It's hard to believe that 2005 is already completing its trajectory and another Christmas is again upon us, even harder to accept that it's my 18th one on the row. My own perspective is animated by the competing tensions of being weary of so many dreary years inhabiting a cage, weighed against the appreciation of just being alive. In the end, life and hope wins out. Speaking of hope, I received my copy of my certiorari petition, which was filed in the US Supreme Court on December 5th. We're raising two (2) issues/questions regarding the constitutionality and propriety of the Florida Supreme Court's last decision in my case. My lawyers have done and excellent job in putting this petition together and if I don't get any relief it won't be for lack of effort by my long-suffering pro bono Milwaukee attorneys. Although my trial and direct appeal lawyers were incompetent bums (my direct appeal attorney, you may recall, was a mentally ill crack addict who, after being convicted of possession of crack cocaine, and being repeatedly committed to the mental hospital, was suspended from practicing law by the Florida Supreme Court. It was during that time that he botched my direct appeal). My post conviction Wisconsin lawyers have been excellent, fighting tooth and nail to save my life. In this respect I've been blessed because so many death row prisoners have no lawyers at all during their final years, or are saddled with inexperienced and/or incompetent attorneys. Anyway, I should know something by February or March, as to whether or not the supreme Court will agree to review my case.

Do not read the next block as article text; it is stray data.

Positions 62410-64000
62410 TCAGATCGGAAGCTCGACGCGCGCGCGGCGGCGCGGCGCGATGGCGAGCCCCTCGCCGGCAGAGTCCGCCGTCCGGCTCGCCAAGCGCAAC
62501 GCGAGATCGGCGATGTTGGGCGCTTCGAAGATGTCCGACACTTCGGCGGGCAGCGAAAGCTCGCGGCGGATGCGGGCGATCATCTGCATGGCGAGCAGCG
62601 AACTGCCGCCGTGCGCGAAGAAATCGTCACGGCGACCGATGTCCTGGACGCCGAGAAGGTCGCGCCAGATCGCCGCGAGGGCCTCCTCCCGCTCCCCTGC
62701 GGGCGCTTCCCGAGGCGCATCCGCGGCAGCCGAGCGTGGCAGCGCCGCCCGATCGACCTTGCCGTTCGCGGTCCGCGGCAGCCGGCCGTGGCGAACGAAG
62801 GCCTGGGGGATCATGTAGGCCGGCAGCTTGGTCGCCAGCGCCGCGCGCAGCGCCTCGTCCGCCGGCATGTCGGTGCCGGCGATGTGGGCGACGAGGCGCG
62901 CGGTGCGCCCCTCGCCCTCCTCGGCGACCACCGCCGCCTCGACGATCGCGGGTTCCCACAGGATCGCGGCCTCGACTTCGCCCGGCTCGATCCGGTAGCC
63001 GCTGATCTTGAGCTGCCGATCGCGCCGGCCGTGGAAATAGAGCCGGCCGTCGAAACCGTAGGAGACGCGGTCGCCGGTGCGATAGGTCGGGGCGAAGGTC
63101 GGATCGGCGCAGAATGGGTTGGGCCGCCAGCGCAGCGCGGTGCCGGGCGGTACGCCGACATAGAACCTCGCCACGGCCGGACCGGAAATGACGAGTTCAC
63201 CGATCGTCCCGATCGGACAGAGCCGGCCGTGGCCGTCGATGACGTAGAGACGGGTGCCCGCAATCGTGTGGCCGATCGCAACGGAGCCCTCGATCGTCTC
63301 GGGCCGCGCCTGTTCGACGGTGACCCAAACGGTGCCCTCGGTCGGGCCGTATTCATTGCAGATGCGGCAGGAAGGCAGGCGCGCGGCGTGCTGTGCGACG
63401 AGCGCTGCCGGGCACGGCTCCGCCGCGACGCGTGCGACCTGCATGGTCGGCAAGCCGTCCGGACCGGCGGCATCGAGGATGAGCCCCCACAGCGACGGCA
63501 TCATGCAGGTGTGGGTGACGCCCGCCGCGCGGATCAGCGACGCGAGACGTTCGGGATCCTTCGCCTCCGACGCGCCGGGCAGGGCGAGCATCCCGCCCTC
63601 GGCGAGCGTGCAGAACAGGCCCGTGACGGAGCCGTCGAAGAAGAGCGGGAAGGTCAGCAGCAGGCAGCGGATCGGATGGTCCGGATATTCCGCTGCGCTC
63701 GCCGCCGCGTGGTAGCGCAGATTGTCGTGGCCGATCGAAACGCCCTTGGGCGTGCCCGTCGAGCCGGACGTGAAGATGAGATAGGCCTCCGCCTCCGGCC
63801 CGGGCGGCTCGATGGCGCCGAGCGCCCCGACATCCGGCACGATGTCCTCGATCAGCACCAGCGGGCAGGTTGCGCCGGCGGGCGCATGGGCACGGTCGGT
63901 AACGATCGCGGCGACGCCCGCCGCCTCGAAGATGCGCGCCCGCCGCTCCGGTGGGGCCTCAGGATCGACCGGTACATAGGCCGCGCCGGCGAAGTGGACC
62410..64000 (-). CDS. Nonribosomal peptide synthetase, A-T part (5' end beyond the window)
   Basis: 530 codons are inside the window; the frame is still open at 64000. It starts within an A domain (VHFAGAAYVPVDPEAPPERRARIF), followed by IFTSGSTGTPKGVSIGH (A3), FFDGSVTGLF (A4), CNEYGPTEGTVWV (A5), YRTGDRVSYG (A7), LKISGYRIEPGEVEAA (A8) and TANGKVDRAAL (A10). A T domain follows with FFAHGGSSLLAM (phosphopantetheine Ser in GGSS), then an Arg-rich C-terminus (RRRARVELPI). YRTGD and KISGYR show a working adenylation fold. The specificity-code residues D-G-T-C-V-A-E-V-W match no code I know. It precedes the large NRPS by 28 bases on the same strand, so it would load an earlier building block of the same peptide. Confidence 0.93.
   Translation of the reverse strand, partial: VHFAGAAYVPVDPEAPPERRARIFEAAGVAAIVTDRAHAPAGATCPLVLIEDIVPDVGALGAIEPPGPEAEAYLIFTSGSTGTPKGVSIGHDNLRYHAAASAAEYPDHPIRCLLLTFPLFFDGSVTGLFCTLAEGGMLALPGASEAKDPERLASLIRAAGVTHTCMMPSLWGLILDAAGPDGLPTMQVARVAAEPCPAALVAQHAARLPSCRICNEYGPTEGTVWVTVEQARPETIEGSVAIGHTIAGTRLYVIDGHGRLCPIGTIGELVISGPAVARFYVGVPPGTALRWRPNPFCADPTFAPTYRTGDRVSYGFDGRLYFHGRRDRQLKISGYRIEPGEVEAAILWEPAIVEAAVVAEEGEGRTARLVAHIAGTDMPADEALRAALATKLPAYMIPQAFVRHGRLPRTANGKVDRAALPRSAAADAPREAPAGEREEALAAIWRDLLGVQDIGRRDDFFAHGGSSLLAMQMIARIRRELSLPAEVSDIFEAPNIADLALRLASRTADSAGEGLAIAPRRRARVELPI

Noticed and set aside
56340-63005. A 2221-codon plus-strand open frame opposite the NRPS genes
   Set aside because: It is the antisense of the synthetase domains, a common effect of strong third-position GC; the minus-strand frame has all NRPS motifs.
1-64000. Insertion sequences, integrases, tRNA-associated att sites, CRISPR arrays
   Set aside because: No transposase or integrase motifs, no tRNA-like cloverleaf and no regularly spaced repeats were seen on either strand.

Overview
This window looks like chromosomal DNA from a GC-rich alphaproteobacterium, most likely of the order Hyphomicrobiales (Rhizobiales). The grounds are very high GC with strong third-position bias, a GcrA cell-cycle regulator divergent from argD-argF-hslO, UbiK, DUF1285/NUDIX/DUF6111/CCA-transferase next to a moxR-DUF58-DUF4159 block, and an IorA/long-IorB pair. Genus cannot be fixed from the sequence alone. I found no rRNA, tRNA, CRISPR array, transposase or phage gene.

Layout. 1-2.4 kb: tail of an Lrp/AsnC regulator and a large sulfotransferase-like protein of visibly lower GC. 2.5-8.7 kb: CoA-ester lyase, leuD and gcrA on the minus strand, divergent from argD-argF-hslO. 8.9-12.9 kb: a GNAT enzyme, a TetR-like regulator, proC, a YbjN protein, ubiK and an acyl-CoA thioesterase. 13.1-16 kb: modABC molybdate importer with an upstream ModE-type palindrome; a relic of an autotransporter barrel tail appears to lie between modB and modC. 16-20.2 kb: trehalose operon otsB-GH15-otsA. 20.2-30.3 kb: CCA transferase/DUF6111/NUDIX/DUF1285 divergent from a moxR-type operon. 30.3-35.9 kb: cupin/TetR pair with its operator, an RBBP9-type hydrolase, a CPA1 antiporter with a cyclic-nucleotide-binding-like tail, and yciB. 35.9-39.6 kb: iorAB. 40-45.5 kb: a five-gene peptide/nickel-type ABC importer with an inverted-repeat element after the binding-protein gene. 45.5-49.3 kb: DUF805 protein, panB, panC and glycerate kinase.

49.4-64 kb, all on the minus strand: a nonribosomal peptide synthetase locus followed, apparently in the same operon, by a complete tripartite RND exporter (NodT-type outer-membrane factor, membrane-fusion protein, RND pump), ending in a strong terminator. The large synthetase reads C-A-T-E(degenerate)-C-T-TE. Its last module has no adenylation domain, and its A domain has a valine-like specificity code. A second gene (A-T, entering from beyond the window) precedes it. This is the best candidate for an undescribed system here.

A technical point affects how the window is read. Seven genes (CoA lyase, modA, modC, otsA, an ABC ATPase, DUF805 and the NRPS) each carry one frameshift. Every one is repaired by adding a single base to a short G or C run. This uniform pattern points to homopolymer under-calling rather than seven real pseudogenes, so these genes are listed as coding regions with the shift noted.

Well, the quarterly lockdown officially ends tomorrow morning. On Friday, the flying goon squad rolled into our cellblock and tore up all of our cells. Some shakedowns are worse than others, depending upon the particular guards who happen to be in your cell. On Friday I had a bad crew; they dumped all of my property out on the floor in big heaps, pawing through it all, confiscating everything they could get away with taking. But that's just one of the realities of prison life. You learn to bear it and move on. At least here in Virginia, in this particular joint anyway, the guards are reasonably professional and they aren't mean spirited or cruel. At Florida State Prison it's a different story. There, the guards are positively gleeful as they throw your property onto he floor, stomping all over it, deliberately breaking stuff, ripping up photos or legal property, stealing your valuables. They act like their entire purpose in life is to be as sadistic as possible. The difference between here and there is like day and night. Anyway, tomorrow I can once again get out into the "yard" (i.e., fenced-in dog runs) to pace for a couple of hours, and feed the birds (after two weeks of no bread they're probably pretty damn hungry. It's been very cold, and wet, which makes their foraging difficult). I've got a stack of stale bread for the sparrows and two hotdogs for the crows (they love those hot dogs!).

That's it for now, Sis. Enjoy the holidays and give the doggies a hug for me.

Love & Peace,